Posted by: Dirk | May 11, 2010

Carmen Reinhart is right (hopefully)

This is from the Economix blog of the NY Times, where she and some others answered readers’ questions:

The current E.U. plan does not envision restructuring; restructuring remains a taboo subject in official circles. Restructuring can be extremely disorderly, or it can be made less so (an under-the-rug restructuring) — if, for instance, French, German and other banks holding Greek debts are offered support from their governments if the interest rates on Greek debts are trimmed and maturities lengthened. Officials, of course, deny such a scenario to be possible — which, of course, means nothing.

The current plan is about saving the E.U., not about saving Greece per se. This includes reducing speculation about the demise of the euro as well as concerns about what a Greek default could do to financial institutions in France and elsewhere. This is understandable. The sharp easing in monetary policy in the summer of 1982 in the United States, for example, was not about helping Mexico and other emerging markets cope with default but about softening the blow for American banks that had high exposure to the newly (or nearly) defaulted sovereign loans.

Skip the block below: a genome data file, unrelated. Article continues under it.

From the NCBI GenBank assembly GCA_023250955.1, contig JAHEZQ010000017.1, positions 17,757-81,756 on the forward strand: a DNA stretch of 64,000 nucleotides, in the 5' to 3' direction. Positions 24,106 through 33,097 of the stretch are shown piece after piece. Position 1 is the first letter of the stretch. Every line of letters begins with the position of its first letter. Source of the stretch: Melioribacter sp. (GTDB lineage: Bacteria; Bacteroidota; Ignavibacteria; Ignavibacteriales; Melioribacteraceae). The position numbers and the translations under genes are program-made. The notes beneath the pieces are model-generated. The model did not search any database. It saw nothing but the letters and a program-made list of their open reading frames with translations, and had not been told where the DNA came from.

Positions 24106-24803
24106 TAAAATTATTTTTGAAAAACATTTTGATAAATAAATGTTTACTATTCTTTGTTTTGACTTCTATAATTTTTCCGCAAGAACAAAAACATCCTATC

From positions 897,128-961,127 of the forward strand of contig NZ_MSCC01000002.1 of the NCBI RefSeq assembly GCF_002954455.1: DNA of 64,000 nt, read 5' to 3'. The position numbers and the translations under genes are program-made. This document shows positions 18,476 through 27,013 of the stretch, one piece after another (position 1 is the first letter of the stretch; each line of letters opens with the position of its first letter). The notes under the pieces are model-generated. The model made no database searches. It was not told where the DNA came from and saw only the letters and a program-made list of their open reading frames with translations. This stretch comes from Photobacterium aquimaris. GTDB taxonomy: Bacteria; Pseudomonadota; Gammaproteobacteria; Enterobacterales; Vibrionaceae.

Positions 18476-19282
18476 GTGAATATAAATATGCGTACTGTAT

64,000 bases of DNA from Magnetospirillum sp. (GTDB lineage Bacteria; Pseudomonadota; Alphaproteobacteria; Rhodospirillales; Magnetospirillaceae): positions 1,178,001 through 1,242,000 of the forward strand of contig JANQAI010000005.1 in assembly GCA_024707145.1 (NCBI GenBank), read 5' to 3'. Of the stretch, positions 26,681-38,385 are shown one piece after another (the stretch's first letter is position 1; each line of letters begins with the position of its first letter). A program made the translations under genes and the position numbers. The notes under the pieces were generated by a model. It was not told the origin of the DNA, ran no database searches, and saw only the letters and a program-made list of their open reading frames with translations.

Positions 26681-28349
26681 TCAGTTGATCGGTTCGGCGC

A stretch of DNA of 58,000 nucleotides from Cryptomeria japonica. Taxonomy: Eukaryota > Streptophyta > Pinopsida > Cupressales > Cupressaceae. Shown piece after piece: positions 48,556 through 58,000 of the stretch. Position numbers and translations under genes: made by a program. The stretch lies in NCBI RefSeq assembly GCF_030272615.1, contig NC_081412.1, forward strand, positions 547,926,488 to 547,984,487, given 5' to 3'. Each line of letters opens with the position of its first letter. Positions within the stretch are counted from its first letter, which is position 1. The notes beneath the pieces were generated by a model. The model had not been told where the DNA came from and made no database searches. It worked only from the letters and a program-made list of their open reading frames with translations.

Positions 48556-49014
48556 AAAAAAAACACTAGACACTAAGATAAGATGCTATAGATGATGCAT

She is absolutely right with this. Since markets are interconnected and European banks hold Greek debt, a default would have dire consequences. Therefore, the default option has to be cancelled by providing a guarantee of cheap long run funding. However, some commentators like Wolfgang Münchau of the FT disagree:

Alternatively, central banks might prioritize financial stability over price stability and keep the monetary floodgates open for as long as possible. This, I believe, would cause the mother of all financial market crises – a bond market crash – to be followed by depression and deflation.

In other words, there is danger no matter how the central banks react. Successful monetary policy could be like walking along a perilous ridge, on either side of which lies a precipice of instability.

Here is what I perceive to be the big questions: will “IT” happen again? Will wage deflation in Greece (and later Spain, Italy, Ireland, etc.) cause a debt deflation, which then spreads through the euro area and then the world? If your answer is yes, then we are somewhere between Inferno and Purgatory, and if your answer is no, adjustment through changes in the price level works and everything will be heavenly. A question of belief for the laymen, a question of balance sheets for those in power.

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Responses

  1. Reblogged this on wernerschwartz.


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